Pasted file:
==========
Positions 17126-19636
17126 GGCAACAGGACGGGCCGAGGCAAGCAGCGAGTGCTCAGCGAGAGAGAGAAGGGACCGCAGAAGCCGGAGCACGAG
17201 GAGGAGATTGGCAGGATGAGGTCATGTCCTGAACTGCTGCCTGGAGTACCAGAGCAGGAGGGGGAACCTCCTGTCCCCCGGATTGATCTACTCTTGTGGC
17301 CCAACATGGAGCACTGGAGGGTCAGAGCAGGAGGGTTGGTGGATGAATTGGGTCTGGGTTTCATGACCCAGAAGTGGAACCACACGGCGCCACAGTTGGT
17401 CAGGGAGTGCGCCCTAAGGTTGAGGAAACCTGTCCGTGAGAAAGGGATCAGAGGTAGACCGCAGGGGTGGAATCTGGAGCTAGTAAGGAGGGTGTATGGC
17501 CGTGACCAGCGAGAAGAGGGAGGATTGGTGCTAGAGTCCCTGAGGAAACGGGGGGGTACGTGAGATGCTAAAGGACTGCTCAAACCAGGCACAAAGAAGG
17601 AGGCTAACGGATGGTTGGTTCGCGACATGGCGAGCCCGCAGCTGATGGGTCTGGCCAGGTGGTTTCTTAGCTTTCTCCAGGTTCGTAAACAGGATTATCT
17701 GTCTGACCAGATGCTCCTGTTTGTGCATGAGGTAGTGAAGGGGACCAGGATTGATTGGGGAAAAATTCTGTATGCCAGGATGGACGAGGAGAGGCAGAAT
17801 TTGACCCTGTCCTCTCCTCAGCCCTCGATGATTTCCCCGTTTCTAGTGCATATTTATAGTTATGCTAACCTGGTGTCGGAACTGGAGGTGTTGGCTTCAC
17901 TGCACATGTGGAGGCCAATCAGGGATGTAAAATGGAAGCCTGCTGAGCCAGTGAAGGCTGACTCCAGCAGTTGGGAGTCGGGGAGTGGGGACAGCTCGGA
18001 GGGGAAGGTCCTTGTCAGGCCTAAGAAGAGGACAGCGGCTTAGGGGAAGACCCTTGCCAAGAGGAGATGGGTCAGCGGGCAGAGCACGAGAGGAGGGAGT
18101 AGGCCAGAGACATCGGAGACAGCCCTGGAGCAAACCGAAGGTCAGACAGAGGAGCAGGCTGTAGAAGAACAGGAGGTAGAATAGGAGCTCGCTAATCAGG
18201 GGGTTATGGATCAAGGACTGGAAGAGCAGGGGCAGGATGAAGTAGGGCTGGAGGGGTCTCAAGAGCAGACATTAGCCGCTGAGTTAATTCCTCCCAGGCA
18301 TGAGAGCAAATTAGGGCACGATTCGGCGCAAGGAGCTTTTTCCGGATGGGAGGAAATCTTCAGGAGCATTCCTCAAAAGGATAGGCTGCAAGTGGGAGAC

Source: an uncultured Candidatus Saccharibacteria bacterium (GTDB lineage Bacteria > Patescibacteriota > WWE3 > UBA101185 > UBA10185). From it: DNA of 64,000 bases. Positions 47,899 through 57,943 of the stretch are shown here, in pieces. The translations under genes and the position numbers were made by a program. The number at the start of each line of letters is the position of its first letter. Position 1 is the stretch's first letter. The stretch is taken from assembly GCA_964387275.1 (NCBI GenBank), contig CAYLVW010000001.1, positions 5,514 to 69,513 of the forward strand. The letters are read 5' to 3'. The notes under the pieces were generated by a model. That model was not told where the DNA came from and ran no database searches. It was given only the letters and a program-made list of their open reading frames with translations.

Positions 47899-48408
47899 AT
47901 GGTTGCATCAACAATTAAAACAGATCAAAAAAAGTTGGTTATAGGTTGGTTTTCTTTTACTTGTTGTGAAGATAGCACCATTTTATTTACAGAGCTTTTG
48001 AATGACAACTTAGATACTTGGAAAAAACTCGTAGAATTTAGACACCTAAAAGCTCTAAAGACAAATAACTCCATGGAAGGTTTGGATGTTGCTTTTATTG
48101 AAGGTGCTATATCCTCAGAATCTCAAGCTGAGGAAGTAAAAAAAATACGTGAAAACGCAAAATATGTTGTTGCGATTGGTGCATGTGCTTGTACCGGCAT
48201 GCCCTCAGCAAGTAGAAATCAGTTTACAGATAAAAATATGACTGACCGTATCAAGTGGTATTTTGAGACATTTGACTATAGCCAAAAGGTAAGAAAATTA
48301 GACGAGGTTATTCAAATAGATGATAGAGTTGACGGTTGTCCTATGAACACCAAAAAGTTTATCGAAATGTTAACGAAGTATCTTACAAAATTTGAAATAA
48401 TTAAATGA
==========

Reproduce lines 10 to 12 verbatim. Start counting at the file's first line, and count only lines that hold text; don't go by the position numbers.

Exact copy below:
17901 TGCACATGTGGAGGCCAATCAGGGATGTAAAATGGAAGCCTGCTGAGCCAGTGAAGGCTGACTCCAGCAGTTGGGAGTCGGGGAGTGGGGACAGCTCGGA
18001 GGGGAAGGTCCTTGTCAGGCCTAAGAAGAGGACAGCGGCTTAGGGGAAGACCCTTGCCAAGAGGAGATGGGTCAGCGGGCAGAGCACGAGAGGAGGGAGT
18101 AGGCCAGAGACATCGGAGACAGCCCTGGAGCAAACCGAAGGTCAGACAGAGGAGCAGGCTGTAGAAGAACAGGAGGTAGAATAGGAGCTCGCTAATCAGG